Finding the religious in the secular with Kathryn Lofton
For Kathryn Lofton, professor of religious studies, American studies, and history, many moments in her most recent book, “Consuming Religion,” were informed and inspired by her interactions with Yale College and graduate school students and by inviting her students to think about how their values emerged through their consumer choices, career decisions, and voluntary commitments. This book “is a meaningful testimony of what it is to be a professor at a non-profit institution built to change the world. There is not a chapter that was not affected by the positive fact of being at this institution, and it feels very personal to me in that sense,” Lofton says.
“Consuming Religion” is a series of essays focusing on topics spanning soap, cubicles, the Kardashians, Britney Spears, binge-watching serial television, and in the last chapter, the culture of the Goldman Sachs Group. It is, she says, an ethnography of being at a university like Yale.
“I take subjects that for many people are not obviously religious,” says Lofton. “We tend to think religious things are to be hallowed or condemned. And I want to make religion a much more bracing, and more everyday way of talking about social identity and commitment to social identity. I want to try to solve the problem of who we are in a secular age.”
The title of her book, notes Lofton, refers to the act of consuming as being both bad and good for you. “The idea is that we are all always consuming — whether it is oxygen, space, or a coffee,” says Lofton. “What are you free to consume and what do you become through consumption?”
YaleNews recently spoke with the Yale scholar about some of the surprising moments that she encountered while researching her book, how she is able to mix the religious and the secular, and the “strange trip” she took while writing this book.
What follows is an edited version of that conversation.
What led you to write the book?
This book came out of thinking about the problems of consumption and community that came up for me in my first book “Oprah: The Gospel of an Icon.” At first, I didn’t have a book in mind as much as I had a series of examples. I was going to write a commodity trio where I focused on cubicles, crackers, and soap in order to think about the specific denominational and ritual histories of those American commodities. The book ended up having chapters on two of those planned subjects — on soap and cubicles — but I realized as I was researching them how many other kinds of products I wanted to investigate through the lens of religion.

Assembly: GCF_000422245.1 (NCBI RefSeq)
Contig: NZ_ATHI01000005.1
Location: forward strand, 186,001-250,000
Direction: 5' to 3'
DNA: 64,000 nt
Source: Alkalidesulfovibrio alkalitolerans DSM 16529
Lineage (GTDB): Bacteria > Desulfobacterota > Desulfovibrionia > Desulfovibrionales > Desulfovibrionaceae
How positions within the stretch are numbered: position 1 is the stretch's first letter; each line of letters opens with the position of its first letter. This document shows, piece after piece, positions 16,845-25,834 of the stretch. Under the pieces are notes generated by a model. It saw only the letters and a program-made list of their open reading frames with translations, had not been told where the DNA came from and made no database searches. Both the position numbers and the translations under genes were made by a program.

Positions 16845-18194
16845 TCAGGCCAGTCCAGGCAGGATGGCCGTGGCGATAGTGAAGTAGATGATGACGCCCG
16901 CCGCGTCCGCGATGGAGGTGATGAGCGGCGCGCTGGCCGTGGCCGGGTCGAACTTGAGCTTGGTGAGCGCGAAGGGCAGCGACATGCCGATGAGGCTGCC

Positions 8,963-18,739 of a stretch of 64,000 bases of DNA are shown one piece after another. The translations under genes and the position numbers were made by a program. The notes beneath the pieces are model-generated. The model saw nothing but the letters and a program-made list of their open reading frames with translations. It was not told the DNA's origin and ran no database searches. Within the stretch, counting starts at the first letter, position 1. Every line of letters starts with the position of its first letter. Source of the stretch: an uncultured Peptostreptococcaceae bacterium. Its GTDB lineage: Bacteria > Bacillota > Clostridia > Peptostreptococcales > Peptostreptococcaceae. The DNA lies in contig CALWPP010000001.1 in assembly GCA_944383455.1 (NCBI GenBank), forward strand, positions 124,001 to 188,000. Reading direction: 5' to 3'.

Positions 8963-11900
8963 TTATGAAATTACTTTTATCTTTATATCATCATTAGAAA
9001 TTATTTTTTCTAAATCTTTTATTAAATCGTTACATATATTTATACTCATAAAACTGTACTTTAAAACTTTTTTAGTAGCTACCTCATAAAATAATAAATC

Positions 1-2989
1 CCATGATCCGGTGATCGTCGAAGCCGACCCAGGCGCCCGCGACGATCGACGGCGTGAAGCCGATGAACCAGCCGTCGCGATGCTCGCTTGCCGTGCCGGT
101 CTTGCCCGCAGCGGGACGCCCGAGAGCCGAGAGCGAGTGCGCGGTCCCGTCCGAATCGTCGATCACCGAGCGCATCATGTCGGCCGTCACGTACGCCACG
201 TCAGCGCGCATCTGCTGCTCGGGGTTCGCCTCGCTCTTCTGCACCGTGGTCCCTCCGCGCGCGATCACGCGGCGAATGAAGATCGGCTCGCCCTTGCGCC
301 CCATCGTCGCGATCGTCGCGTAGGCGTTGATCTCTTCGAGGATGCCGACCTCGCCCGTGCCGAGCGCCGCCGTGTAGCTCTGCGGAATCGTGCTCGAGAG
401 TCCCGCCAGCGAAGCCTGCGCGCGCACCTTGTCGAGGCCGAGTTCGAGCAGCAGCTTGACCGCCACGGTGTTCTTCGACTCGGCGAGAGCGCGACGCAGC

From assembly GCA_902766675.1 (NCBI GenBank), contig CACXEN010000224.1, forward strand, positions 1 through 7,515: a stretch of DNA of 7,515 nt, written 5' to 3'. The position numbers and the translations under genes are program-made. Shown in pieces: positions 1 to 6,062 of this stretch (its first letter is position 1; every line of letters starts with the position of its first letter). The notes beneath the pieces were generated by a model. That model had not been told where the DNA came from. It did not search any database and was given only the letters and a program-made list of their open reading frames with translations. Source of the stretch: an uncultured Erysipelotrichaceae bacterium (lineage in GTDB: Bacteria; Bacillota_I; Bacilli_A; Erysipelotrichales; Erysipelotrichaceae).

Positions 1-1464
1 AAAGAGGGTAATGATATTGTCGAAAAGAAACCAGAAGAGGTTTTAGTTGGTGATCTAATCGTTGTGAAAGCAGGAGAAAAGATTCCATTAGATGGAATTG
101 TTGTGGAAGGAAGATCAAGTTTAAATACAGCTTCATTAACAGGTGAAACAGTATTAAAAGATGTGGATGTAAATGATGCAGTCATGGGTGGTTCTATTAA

You devote an entire chapter in your book to Goldman Sachs. How did you come to study this subject, and what did you discover?
As I worked at Yale, I become interested in the history and idea of corporate culture. I pursued the origins of that concept, and found that among its progenitors — social scientists, business school faculty, organizational management gurus — there was an explicit sense of borrowing from religions as groups that effectively kept disparate groups of people unified in common behaviors. A lot of literature on corporate culture reads like theoretical texts addressing the anthropology of religion, focusing as it does on symbolic economies, ritual processes, and the structuring of diversity into collectivities. Maintaining a good corporate culture doesn’t mean kicking out the heretical viewpoint as much as it means capitalizing upon reform itself as a fuel for productivity. I was amazed to realize that the promotion of corporate culture is in part an effort to, in a secular age, create frames of commitment that supersede all others in an individual’s life.